image.pngAlthough he was in the beginning stages of restoring a 1952 Chevy Styline Deluxe, work started on Big Bertha immediately. Brice Sr. and Brice Jr. (age 13) began sanding the aged paint, fixing a few dings, sanding and painting the frame and underbody, and most time worthy, sanding the original wood planks by hand. “I’m sure my neighbors thought I was crazy, trying to figure out what I was going to do with an old farm truck. After a poll on Facebook, the family agreed to simply update the original red paint.


Just when you’d think there’s no room for more cultural innovation in New Orleans, one of the city’s leading jazz musicians and cultural entrepreneurs looked at the past to create something (geared towards the future) sorta new. Once upon a time bandwagons pushed societal norms, promoted jazz records, and helped politicians reach wider popularity. Realizing how important bandwagons were, The New Orleans Music Company has decided to bring its’ version to the streets of the city.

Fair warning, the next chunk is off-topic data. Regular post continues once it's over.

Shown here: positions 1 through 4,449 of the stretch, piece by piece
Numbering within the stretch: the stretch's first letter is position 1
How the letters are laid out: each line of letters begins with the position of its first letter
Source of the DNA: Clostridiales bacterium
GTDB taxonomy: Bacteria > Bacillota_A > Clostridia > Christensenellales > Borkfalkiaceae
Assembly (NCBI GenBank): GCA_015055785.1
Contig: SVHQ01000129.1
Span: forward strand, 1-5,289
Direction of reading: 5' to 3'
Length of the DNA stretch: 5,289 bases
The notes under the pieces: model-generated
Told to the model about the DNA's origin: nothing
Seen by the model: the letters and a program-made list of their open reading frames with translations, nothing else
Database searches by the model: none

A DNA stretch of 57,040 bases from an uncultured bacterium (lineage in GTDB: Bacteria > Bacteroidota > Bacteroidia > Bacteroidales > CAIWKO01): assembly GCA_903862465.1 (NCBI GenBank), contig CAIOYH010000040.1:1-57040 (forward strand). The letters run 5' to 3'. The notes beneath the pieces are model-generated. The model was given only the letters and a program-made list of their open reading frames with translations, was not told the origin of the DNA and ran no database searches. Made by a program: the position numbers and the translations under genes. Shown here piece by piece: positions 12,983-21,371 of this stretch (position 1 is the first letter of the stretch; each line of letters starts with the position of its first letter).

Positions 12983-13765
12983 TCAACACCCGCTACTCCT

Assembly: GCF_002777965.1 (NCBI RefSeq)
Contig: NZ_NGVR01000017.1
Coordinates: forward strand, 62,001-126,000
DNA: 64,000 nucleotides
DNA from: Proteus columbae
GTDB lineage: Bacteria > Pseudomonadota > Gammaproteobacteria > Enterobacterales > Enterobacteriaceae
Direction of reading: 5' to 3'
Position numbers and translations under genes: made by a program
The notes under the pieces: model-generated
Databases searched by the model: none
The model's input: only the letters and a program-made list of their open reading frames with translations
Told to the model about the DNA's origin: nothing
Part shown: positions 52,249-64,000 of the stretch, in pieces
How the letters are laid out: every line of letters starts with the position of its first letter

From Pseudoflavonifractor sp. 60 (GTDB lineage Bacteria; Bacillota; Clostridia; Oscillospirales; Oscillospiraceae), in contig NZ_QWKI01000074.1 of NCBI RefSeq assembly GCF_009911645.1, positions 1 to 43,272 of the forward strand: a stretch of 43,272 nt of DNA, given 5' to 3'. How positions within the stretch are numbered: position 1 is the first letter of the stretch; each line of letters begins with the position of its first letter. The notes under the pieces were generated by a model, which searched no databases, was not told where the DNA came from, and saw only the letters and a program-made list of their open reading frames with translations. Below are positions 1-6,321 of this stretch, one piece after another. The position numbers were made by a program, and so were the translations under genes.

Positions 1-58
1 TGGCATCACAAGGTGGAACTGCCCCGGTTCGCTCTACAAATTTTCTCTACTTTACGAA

As a city where live music is the status quo, the ability to simply pull up to a space and get the party started and having the large open bed which allows ample room for brass bands and traditional jazz bands, Big Bertha is the perfect entertainment truck platform for New Orleans.

With that said, you can imagine my sheer delight when my dad called me in New York to tell me he was thinking about purchasing an old-fashion farm truck, originally from Ohio to convert into a mobile DJ truck and bandwagon. I actually though he was joking, until my phone beginning receiving a flurry of photos and videos––this man has actually bought a farm truck, I told one of my co-workers at MTV. After hearing his ideas, it seems like the DJ truck concept would be a no-brainer for the wide-range of live events, parades, street parties, conventions, and festivals that happen in New Orleans on a daily basis.

If you ask me, minus my bias, but Dr. Brice Miller (my dad and owner of The New Orleans Music Company) has definitely come up with a recipe for a uniquely cool entertainment service. The NOLA DJ Truck is the only vehicle of its kind, not only in New Orleans, but in America! 

From parties and parades, conventions, conferences, casinos, action sports competitions to downtown clubs, the NOLA DJ Truck can be there; park and party. Reminiscent of the bandwagons of a bygone era that were used to promote goods, drive politicians to rural communities, or parade bands down the main drag promoting events, Big Bertha brings a modern interpretation in a retro package. Yep, looking for something totally unique, hip, and fun? No need to look any further than NOLA DJ Truck.


Book Big Bertha for your next event!